Why build offsite? The simple answer to this question is – because the United Kingdom can’t achieve its construction volumes without using alternative methods of building.
Currently around 90% of new homes in England and Wales are built using traditional masonry materials – brick and block. The story is a little different in the commercial sector where OSM (offsite manufacturing) is becoming standard practice for some large players and significant investments are being made into these processes.
There are two types of OSM – volumetric (modular) and panelized (or smart modular). Thanks to the development of BIM, both can be highly tailored in design and both are built to last – in the case of light gauge steel, in excess of 200 years.
The benefits of OSM can be realized across every type of construction project – student accommodation, residential, education, healthcare. For example, a light gauge steel system was used at The University of Derby’s new Cathedral Road student accommodation where a 350-bed, £14m seven story structure was required for September 2016 intake. The contractor was originally heading down a traditional build route but time constraints simply didn’t allow. Using OSM, a 20-week build plan could slot in neatly and the development was completed two months ahead of schedule.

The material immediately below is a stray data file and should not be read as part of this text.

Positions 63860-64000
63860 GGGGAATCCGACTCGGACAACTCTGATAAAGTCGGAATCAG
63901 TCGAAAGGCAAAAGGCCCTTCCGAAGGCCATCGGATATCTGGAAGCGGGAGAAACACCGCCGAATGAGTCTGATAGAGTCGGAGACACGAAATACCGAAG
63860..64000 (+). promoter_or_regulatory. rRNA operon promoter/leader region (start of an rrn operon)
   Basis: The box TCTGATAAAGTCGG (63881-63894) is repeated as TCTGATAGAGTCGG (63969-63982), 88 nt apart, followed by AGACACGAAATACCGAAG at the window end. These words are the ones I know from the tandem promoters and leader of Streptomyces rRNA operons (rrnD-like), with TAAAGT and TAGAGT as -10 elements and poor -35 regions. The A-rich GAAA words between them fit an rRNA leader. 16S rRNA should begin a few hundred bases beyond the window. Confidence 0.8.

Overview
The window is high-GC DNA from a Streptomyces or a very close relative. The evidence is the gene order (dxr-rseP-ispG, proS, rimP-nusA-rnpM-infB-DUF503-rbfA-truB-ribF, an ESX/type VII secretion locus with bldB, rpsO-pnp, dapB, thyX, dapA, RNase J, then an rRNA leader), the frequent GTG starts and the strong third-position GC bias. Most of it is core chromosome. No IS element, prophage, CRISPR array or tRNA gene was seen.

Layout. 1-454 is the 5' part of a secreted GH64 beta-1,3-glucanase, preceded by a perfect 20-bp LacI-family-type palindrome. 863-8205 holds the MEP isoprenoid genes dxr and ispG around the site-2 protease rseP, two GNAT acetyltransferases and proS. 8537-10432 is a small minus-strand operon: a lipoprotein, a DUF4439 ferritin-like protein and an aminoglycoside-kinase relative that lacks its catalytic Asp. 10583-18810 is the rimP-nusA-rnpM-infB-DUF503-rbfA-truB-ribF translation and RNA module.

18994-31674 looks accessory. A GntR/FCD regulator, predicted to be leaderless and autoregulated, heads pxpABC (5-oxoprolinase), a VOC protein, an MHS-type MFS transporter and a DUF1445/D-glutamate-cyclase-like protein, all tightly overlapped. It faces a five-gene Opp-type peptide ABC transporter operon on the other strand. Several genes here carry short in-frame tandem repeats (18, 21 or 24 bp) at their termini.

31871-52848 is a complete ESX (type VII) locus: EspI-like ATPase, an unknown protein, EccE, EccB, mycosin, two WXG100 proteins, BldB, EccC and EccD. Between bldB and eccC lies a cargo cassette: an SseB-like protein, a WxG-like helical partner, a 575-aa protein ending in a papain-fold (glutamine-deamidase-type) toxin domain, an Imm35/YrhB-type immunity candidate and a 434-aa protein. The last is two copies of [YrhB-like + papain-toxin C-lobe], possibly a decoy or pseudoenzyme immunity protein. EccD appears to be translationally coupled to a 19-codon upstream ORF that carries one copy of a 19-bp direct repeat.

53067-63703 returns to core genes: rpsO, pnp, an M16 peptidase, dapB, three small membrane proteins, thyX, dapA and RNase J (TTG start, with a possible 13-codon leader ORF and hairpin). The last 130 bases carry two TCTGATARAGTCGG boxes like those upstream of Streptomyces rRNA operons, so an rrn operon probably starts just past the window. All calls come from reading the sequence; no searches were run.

And at The Old Oak in Ealing, North London, seven story and nine story apartment buildings were built using OSM and positioned next to each other on a transfer platform. Weatherproofing was applied to specific floors of the structure to maximize the speed of build and enable other trades to maintain a good pace on site. The building was complete within 21 weeks and is believed to be the single largest steel structure of its kind in the UK.